I’m already interested in this course by the outline. Surprisingly this isn’t the typical norton anthology English course.

    I prefer books over movies, however if I watch a movie first, chances are I won’t go back to read the book. I feel a book is more personal and as a reader you’re able to connect differently as oppose to being part of the audience in the theater. Reading a book you are drawn into the characters thoughts. The mood and tone of the story and even the suspense is felt more intensely. Movies cut out a lot of detail. Books bring you into the magical world or the deathly fight scene because your imagination is left to bring the story to life. Of course for certain stories and genres movies are by far better, like watching The Lord of the Rings, but books are my preference.

    For the time being I cannot think of my favorite film adaption movie.

  6. Matt Power says:

    Hello, hello hello. My name is Matt and this is my final class at queens (finally). I am already excited for most of what this course is offering (I shed manly tears for Iron Giant) and look forward to studying with the group I am within.

    Having seen a good lot of films in a heft of free time, I’ve not got a very long list of film adaptations to pull from, with more maybe I have seen yet not attributed them as adaptations. Definitely seen a lot more movies than I’ve read books, though.
    I imagine this is quite common in modern society.

    I tend to be very critical of both books and movies, but that doesn’t get in the way; I enjoy just about everything I absorb. Even the crap.
    My favorite film adaptation at the moment is Howl’s Moving Castle, and though I find it difficult to say, I believe I prefer the adaptation over the original text. In both instances readers are given vividly delightful worlds to explore, with some readers offended by the removal of specifics entertained by the book and absent from the film. Perhaps I will have more criticism for those absences later in the course…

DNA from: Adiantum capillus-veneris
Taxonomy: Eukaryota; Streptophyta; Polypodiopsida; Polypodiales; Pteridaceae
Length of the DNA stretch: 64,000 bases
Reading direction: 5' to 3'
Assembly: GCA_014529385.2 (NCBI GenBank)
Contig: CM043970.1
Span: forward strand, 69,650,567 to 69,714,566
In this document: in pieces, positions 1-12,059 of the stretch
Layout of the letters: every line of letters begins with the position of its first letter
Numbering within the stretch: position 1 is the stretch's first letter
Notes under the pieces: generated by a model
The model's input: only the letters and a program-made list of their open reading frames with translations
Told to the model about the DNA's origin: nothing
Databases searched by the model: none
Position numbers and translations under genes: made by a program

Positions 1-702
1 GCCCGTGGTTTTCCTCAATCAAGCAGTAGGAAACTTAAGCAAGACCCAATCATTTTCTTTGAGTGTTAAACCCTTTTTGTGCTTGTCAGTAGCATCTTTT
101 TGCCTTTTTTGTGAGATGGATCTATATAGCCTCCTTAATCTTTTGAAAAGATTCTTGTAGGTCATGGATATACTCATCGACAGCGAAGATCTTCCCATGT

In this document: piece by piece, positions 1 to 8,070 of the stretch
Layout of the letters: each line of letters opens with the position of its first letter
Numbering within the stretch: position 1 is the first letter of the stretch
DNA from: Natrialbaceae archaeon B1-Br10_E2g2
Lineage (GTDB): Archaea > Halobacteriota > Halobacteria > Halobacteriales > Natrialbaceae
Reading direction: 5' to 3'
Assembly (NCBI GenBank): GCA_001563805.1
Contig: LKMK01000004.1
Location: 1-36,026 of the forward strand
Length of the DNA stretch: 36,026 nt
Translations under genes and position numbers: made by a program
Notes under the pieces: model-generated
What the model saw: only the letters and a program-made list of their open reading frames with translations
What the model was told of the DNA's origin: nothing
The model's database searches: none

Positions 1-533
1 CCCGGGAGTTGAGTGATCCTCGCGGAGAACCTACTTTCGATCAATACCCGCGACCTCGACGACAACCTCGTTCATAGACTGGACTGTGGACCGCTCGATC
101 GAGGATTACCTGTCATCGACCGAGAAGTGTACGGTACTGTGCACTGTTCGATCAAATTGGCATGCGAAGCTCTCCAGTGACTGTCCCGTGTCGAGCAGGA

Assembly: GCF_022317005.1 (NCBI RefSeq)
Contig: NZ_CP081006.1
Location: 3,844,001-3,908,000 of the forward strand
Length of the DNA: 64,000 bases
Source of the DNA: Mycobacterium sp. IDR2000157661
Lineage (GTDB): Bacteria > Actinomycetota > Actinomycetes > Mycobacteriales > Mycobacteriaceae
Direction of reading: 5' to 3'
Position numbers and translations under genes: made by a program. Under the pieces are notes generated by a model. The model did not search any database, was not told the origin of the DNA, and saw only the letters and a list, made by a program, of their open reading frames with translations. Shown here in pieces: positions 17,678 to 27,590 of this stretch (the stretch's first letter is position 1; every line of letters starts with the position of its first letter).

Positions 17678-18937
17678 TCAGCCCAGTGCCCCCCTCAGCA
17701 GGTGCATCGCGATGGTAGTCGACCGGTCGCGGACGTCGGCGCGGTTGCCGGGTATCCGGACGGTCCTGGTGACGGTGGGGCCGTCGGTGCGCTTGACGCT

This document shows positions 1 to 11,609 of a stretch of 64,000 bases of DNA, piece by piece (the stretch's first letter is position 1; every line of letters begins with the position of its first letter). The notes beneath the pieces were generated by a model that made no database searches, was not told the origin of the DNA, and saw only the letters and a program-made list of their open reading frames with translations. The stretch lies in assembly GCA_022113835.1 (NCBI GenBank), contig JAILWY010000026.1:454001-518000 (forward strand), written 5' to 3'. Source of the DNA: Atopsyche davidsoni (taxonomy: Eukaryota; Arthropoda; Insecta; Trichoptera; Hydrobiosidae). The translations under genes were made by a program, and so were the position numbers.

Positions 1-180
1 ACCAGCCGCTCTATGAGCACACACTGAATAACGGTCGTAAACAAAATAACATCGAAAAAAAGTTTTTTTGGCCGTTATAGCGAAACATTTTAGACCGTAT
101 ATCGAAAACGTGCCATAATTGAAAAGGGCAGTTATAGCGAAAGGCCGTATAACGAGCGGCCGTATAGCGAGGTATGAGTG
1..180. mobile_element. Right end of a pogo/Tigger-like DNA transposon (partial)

No questions,can’t wait to gain some.

  7. Henna says:

    Henna here.

    I’m a bred skeptic of the adapted film; I attribute it to genetics. Most often, I’ll select either book or movie–almost never both–for fear of my reaction to the collision of these two precious worlds, which I expect would be one of gut-wrenching disappointment. I’m still coming to terms with (and under potential accounts of heresy) my thorough enjoyment of Girl, Interrupted in both text and film form. It is my hope that this class will introduce me to more successful film adaptations like this.

  8. Hi, my name is Xiomara. I’m an English major here and on my last semester, thankfully. I’m always excited/nervous/expecting dissappointment and betrayal while hoping for greatness to see a beloved book be turned into a movie. For me, the curiosity of seeing how other people view the characters in a book and interpret scenes within a text in comparison to my perception of it contributes to the appeal of book-based film. Most often than not though, movies do no justice to the book and you end up with bland characters not nearly as dynamic as there bookish counterparts.

    My favorite film adaptation? Dracula: Dead and Loving It

    • Dracula: Dead and Loving It is an interesting example of an adaptation of an adaptation of an adaptation, etc…. the vampire story has been so investigated it’s difficult to even see where it “first” came from.

  9. Hello!!
    I am Angela Cerbone: Super-Senior and English Enthusiast.